A servomechanism, or servo is an automatic device that uses error-sensing feedback to correct the performance of a mechanism.
The term correctly applies only to systems where the feedback or error-correction signals help control mechanical position or other parameters. For example, an automotive power window control is not a servomechanism, as there is no automatic feedback that controls position -- the operator does this by observation. By contrast the car's cruise control uses closed loop feedback, which classifies it as a servomechanism.
A servomechanism is unique among control systems in that it controls a parameter by commanding the time-based derivative of that parameter. For example, a servomechanism controlling position must be capable of changing the velocity of the system because the time-based derivative (rate change) of position is velocity. A hydraulic actuator controlled by a spool valve and a position sensor is a good example because the velocity of the actuator is proportional to the error signal of the position sensor.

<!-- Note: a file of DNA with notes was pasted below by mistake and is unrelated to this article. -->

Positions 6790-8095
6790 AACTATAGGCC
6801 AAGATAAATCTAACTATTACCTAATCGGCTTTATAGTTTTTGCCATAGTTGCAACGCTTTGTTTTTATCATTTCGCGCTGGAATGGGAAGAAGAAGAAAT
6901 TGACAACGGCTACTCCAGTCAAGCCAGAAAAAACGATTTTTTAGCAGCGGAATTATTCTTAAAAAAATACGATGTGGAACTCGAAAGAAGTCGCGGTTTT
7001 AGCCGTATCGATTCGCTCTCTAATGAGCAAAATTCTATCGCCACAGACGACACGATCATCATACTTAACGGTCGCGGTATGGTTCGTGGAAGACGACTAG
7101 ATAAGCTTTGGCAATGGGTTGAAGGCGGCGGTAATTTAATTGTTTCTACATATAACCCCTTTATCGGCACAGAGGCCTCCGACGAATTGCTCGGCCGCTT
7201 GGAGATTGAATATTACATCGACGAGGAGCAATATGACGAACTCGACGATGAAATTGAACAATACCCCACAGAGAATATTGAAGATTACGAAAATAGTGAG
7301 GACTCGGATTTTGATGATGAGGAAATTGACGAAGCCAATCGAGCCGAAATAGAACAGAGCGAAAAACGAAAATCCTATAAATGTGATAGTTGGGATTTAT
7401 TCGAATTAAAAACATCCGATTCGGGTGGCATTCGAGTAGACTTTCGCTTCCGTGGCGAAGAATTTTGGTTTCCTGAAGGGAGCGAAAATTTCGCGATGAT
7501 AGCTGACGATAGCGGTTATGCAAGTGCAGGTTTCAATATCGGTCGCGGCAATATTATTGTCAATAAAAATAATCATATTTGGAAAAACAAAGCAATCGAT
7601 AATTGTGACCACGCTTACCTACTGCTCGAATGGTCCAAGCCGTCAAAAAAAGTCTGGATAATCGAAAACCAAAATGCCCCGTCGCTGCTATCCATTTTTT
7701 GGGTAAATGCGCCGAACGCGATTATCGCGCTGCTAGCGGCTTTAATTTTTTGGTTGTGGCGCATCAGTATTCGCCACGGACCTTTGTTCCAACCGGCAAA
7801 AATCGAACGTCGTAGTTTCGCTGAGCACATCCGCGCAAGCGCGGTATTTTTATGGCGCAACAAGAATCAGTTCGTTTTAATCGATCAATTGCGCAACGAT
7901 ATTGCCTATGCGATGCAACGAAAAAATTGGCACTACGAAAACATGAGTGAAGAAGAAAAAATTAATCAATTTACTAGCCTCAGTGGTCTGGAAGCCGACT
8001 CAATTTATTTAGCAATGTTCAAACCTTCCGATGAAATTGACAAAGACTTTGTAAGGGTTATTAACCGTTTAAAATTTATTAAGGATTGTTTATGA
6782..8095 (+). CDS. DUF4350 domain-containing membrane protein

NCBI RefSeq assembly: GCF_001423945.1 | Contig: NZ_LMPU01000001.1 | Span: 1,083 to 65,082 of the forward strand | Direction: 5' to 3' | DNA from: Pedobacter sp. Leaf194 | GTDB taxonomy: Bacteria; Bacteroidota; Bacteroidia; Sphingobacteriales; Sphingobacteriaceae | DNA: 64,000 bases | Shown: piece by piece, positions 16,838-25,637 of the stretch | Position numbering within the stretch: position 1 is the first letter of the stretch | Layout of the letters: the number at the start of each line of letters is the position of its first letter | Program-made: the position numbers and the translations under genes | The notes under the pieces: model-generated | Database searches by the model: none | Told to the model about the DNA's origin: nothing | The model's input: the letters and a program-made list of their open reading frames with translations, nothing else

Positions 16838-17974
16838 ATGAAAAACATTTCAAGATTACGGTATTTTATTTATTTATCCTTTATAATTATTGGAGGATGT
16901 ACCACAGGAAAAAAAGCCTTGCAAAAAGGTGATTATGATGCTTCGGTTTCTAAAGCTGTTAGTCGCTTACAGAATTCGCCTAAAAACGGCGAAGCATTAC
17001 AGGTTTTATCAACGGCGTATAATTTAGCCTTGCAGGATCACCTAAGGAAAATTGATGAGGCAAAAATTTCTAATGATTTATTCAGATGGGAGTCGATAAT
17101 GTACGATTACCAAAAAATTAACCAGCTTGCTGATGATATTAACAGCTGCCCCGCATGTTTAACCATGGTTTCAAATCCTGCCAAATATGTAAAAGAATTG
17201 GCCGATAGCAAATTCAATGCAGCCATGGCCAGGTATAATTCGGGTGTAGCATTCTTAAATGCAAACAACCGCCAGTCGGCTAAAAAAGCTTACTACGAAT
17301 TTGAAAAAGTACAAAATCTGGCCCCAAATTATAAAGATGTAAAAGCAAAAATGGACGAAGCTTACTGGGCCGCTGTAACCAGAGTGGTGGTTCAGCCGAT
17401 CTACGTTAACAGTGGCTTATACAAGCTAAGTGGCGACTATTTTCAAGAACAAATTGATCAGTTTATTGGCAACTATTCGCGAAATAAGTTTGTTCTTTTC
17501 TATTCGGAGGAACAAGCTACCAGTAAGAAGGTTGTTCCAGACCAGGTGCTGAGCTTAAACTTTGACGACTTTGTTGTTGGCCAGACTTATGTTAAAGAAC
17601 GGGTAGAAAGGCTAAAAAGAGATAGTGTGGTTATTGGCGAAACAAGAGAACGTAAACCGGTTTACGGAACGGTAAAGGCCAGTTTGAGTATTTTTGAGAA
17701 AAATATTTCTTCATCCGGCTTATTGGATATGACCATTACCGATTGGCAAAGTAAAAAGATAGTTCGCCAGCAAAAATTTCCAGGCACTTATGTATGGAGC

A servomechanism may or may not use a servomotor. For example, a household furnace controlled by a thermostat is a servomechanism, yet there is no motor being controlled directly by the servomechanism.
excerpted from wikipedia